We are now sure that no new mail is coming into our mailbox and no one accesses the mailbox via IMAP.

Note that stopping the router and IMAP processes do have a system wide impact.

Step 3: Replace your mailbox by a new copy of it.
- Write down what the name and location is of your current mailbox (right click on your database icon and select properties).
- Delete the original (current) mailbox from Domino (you probably need admin privileges in Domino to do that).
- Copy your new copy back to the Domino server on the same location and with the same name as your deleted copy.

Step 4: Preparing your new copy of your mailbox for IMAP access, part I.
- In your Lotus Notes client, right click on the new copy of your mailbox (that is now on the Domino server), select properties. In the tab “database”, you see Title, Server Filename and Type. Change the type from standard to mailfile.
Close the dialog box.

Step 5: Preparing your new copy of your mailbox for IMAP access, part II.
Go back to your Domino console.
- Check the health of your new mailbox and ODS by typing in the Domino console:
load compact mail/yourmailfile.nsf (replace / by \ when Domino runs on Windows)
And also:
- load fixup mail/yourmailfile.nsf
- Give your mailbox some IMAP references by typing in the Domino console:
load convert –e mail/yourmailfile.nsf
- Lets speed up IMAP client access by enabling IMAP headers:
load convert –h email/yourmailfile.nsf

Step 6: starting router and IMAP.
Your mailbox should now be ready for IMAP access, but we first need to bring the router and IMAP Domino processes back up.
In the Domino console type:
load router
load imap

Step 7: cleaning up the Mac OS X mail.app IMAP box.
Mail.app stores it mail cache normally in your home directory in library/mail.
Just move everything in this folder to your trashcan.

Result:
When you launch mail.app, it will process you new IMAP mailbox on Domino faster and hey, your list of empty mails is GONE!

Enjoy!

Johan Havermans, 2005-03-17

Recent comments

Christoph Rummel on So betreibe ich ein sicheres und stabiles Heimnetz at 14:58
Jan Wender on So betreibe ich ein sicheres und stabiles Heimnetz at 21:08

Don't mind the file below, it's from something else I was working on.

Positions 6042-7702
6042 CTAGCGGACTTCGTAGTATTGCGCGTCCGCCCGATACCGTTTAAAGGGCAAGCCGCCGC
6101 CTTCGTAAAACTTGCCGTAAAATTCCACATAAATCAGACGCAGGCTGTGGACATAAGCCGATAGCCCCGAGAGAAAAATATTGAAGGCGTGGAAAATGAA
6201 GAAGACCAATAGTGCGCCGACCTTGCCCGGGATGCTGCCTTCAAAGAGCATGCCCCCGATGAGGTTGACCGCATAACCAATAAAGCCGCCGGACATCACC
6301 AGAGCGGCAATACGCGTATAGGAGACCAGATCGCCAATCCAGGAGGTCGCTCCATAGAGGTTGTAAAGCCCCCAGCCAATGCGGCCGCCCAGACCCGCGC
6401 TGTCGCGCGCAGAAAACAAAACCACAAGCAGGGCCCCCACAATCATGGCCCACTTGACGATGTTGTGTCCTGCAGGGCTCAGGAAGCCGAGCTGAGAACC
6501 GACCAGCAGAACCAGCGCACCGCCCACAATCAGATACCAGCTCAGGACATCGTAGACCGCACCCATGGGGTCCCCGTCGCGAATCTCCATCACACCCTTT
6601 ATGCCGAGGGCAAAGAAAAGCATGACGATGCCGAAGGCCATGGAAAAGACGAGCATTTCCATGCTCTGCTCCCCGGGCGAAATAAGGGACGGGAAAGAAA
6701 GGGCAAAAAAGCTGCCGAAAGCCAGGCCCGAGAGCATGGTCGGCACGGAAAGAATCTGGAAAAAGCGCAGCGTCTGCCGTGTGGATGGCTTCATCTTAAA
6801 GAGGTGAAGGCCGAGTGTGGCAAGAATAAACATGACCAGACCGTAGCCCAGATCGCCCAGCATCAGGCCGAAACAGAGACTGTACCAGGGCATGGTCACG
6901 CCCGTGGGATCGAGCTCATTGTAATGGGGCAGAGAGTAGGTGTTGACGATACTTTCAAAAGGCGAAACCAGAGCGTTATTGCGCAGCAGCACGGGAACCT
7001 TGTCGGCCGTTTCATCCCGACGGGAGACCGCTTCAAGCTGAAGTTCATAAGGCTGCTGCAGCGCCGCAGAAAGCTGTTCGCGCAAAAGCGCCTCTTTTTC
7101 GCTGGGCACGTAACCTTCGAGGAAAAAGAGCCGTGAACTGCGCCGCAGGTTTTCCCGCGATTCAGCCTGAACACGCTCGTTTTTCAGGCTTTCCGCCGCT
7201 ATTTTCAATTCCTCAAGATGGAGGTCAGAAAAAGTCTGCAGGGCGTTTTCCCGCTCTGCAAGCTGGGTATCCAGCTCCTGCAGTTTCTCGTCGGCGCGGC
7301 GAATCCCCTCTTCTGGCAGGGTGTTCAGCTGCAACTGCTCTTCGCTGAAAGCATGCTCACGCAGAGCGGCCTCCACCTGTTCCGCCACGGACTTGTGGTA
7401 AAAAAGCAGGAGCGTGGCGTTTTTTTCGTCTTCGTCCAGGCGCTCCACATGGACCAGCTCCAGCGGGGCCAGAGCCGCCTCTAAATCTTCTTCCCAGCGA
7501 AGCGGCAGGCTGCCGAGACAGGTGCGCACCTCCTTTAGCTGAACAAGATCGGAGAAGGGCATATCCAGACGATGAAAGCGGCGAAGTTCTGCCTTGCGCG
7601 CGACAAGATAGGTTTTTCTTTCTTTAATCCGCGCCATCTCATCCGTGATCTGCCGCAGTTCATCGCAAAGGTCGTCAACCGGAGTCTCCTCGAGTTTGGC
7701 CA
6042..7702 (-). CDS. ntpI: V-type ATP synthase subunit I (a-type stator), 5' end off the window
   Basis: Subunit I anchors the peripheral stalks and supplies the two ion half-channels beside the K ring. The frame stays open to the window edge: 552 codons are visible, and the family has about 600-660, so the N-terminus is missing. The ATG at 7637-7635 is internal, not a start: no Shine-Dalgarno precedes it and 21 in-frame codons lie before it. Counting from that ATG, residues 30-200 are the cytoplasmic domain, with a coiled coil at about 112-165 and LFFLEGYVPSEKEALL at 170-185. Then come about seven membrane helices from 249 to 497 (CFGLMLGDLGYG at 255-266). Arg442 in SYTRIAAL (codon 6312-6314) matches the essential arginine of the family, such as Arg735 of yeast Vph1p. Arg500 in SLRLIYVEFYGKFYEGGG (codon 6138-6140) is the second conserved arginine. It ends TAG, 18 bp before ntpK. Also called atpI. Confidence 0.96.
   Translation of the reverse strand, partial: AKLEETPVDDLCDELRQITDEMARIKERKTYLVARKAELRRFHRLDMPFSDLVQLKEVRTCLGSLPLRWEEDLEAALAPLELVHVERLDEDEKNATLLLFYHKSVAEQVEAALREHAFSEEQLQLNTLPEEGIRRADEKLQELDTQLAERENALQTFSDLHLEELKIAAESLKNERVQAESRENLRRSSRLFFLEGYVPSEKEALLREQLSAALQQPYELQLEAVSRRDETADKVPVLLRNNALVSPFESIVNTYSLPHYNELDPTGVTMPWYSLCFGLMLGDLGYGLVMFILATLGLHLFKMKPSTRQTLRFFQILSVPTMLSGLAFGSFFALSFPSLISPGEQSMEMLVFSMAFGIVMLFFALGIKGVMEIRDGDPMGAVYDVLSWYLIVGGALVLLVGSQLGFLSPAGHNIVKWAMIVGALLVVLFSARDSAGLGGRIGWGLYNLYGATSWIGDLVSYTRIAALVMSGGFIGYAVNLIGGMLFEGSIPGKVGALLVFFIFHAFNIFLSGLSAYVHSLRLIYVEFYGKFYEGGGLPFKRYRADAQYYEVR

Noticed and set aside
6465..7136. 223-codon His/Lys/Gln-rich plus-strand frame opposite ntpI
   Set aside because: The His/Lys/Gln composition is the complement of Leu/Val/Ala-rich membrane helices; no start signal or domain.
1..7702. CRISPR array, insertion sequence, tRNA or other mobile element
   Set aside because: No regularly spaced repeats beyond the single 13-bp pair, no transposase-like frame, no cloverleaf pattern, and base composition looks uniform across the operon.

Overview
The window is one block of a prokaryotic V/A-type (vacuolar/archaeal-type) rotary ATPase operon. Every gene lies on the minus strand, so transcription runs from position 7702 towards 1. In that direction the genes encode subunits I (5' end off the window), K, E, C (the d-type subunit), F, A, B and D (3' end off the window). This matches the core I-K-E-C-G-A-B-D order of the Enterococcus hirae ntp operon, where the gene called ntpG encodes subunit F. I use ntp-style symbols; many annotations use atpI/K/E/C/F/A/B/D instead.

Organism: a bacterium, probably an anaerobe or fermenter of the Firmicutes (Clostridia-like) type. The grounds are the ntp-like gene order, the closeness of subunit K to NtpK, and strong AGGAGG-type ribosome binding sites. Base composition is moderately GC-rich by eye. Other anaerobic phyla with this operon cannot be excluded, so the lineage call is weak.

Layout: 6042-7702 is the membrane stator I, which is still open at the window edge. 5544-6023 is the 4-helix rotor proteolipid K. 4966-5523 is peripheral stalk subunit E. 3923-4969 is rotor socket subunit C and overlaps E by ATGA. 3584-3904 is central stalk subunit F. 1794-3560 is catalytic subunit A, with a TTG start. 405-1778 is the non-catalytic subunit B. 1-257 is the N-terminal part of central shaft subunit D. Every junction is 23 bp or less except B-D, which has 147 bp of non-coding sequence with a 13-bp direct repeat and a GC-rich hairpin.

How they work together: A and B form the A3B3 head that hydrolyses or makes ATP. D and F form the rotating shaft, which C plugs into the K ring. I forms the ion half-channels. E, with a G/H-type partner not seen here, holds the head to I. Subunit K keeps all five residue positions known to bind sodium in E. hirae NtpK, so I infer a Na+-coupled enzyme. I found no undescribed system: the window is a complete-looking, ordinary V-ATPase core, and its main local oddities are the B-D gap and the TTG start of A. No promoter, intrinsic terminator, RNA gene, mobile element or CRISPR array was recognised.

Volker Weber on So betreibe ich ein sicheres und stabiles Heimnetz at 19:34
Volker Weber on So betreibe ich ein sicheres und stabiles Heimnetz at 19:18
Bernd Schuster on So betreibe ich ein sicheres und stabiles Heimnetz at 19:16
Pascal Decker on So betreibe ich ein sicheres und stabiles Heimnetz at 17:57
Marko Schulz on So betreibe ich ein sicheres und stabiles Heimnetz at 17:53
Volker Weber on So betreibe ich ein sicheres und stabiles Heimnetz at 15:45
Andreas Weinreich on So betreibe ich ein sicheres und stabiles Heimnetz at 14:32
Bernd Hofmann on Shure AONIC 50 :: Nun ist er erschwinglich at 12:16
Maik Endler on Probleme mit Jabra Link 380 und Macbooks at 07:43
Armin Roth on Kopfhörer mit gutem Mikrofon nachrüsten at 11:39
Tobias van der Plas on Kopfhörer mit gutem Mikrofon nachrüsten at 08:52
Thomas Dehghan on Probleme mit Jabra Link 380 und Macbooks at 10:00
Marco Siedler on Probleme mit Jabra Link 380 und Macbooks at 09:28
Peter Meuser on Probleme mit Jabra Link 380 und Macbooks at 11:21
Frank van Rijt on Probleme mit Jabra Link 380 und Macbooks at 09:56
Bernd Preuß on Kopfhörer mit gutem Mikrofon nachrüsten at 19:32
Armin Auth on Kopfhörer mit gutem Mikrofon nachrüsten at 16:10
Sascha Reißner on Kopfhörer mit gutem Mikrofon nachrüsten at 16:02
Armin Auth on Kopfhörer mit gutem Mikrofon nachrüsten at 15:06
Andreas Wittkemper on Kopfhörer mit gutem Mikrofon nachrüsten at 14:56
Roland Dressler on Daft Punk :: 1993-2021 at 17:43
Roland Dressler on Daft Punk :: 1993-2021 at 17:42
Hubert Stettner on Daft Punk :: 1993-2021 at 14:47

Ceci n'est pas un blog

I explain difficult concepts in simple ways. For free, and for money. Clue procurement and bullshit detection.

vowe

Contact
Publications
Stuff that works
Amazon Wish List
Frequently Asked Questions

rss feed  twitter  amazon

Local time is 12:01

visitors.gif

Paypal vowe